Herald Tribune   July 6, 2017
Think back to the last time you mowed your lawn. Considering the torrential summer afternoon rains, it was probably yesterday. How about the last time you felt the crunch of a salad?
Whether your last interaction with plants was a stroll down Selby Gardens’ paths or a daily dig into Southwest Florida’s sandy soil, our relationship with plants is complicated, sometimes onerous, and often plentiful, with visible cooperation and partnership between our two worlds.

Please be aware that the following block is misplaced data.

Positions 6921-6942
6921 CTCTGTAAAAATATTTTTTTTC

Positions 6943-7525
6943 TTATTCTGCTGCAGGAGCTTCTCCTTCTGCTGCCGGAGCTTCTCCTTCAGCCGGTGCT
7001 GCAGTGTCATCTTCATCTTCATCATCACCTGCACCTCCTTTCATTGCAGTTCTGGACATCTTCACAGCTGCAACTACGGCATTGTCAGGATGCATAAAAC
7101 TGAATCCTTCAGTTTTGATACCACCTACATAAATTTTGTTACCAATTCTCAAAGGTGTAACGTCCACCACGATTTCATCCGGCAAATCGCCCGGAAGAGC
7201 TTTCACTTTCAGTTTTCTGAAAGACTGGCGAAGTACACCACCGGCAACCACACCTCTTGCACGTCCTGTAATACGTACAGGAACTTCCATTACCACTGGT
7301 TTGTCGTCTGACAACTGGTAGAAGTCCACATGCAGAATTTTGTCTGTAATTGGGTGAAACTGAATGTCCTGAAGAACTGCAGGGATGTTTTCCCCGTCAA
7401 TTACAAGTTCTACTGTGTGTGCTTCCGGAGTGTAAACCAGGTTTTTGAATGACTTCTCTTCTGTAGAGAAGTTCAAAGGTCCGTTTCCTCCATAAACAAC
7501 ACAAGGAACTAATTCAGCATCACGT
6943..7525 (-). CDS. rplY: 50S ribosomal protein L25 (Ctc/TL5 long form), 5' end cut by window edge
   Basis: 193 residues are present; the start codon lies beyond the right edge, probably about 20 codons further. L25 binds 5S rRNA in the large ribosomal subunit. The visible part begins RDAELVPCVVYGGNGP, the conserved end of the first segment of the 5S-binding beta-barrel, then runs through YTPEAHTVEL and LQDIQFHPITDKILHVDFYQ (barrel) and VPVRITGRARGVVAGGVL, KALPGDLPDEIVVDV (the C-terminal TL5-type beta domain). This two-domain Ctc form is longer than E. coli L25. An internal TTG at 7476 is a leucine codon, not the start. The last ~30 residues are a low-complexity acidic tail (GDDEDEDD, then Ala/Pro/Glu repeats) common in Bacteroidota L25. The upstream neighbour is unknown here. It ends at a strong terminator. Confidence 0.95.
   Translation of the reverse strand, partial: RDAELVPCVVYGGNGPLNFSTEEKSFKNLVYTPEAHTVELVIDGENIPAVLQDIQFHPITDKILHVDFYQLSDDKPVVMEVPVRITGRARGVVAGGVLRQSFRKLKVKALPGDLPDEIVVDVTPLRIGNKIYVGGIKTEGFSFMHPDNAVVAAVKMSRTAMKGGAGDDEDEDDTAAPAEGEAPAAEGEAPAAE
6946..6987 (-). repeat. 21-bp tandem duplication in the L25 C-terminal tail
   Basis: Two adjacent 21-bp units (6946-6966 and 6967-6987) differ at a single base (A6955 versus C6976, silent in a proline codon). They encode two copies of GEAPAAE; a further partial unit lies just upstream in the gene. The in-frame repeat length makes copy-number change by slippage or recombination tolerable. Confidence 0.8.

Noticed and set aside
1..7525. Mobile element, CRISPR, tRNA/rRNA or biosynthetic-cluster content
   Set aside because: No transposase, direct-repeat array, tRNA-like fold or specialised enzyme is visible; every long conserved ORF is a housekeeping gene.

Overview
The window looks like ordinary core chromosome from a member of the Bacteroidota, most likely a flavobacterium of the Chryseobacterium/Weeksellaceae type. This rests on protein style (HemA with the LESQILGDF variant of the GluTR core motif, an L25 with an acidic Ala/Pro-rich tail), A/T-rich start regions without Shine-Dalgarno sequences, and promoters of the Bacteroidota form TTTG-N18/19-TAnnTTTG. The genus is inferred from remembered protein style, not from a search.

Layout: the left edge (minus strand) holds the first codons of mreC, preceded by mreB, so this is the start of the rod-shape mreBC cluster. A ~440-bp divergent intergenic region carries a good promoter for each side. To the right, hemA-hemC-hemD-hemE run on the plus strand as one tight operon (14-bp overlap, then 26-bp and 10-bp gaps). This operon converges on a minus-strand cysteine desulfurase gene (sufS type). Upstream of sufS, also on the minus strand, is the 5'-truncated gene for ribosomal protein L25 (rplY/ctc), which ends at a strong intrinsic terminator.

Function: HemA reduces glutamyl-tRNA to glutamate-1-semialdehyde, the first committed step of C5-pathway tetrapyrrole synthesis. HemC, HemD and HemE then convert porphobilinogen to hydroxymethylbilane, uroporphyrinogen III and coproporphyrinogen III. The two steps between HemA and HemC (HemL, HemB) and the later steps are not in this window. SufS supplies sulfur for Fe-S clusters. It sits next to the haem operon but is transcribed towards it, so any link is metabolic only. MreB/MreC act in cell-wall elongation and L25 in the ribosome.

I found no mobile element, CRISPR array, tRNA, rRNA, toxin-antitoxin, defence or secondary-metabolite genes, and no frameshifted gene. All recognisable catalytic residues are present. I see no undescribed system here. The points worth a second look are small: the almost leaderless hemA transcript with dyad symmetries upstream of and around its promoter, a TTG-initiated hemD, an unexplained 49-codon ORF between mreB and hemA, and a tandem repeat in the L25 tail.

As an assistant professor of biology at New College of Florida and research associate at the Missouri Botanical Garden and Marie Selby Botanical Gardens, I usually make my case for plants in scientific terms. By posing careful questions to extract patterns from data, I work with brilliant students and outstanding colleagues to understand how plants and fungi interact to regulate everything, from the timing of tree fall, to the tipping points in the global carbon cycle. If this sounds too technical, bear with me. As a recent transplant to Sarasota who has found vibrancy in a community full of great opportunities, I feel we can all relate to three basic lessons from plants.